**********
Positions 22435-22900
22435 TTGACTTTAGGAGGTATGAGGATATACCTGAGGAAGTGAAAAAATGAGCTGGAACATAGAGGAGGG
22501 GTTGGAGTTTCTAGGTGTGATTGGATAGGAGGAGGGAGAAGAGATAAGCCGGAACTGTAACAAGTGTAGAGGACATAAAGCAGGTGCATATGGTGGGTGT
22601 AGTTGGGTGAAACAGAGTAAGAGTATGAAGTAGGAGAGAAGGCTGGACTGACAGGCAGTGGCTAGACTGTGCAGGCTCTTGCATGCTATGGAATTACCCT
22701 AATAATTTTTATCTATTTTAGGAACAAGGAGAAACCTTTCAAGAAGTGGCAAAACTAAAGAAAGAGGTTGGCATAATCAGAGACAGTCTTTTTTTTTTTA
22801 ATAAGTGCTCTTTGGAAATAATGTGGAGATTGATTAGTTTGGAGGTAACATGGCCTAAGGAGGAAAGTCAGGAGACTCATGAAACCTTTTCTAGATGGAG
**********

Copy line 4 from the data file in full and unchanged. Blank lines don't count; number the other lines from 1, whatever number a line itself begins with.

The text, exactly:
22601 AGTTGGGTGAAACAGAGTAAGAGTATGAAGTAGGAGAGAAGGCTGGACTGACAGGCAGTGGCTAGACTGTGCAGGCTCTTGCATGCTATGGAATTACCCT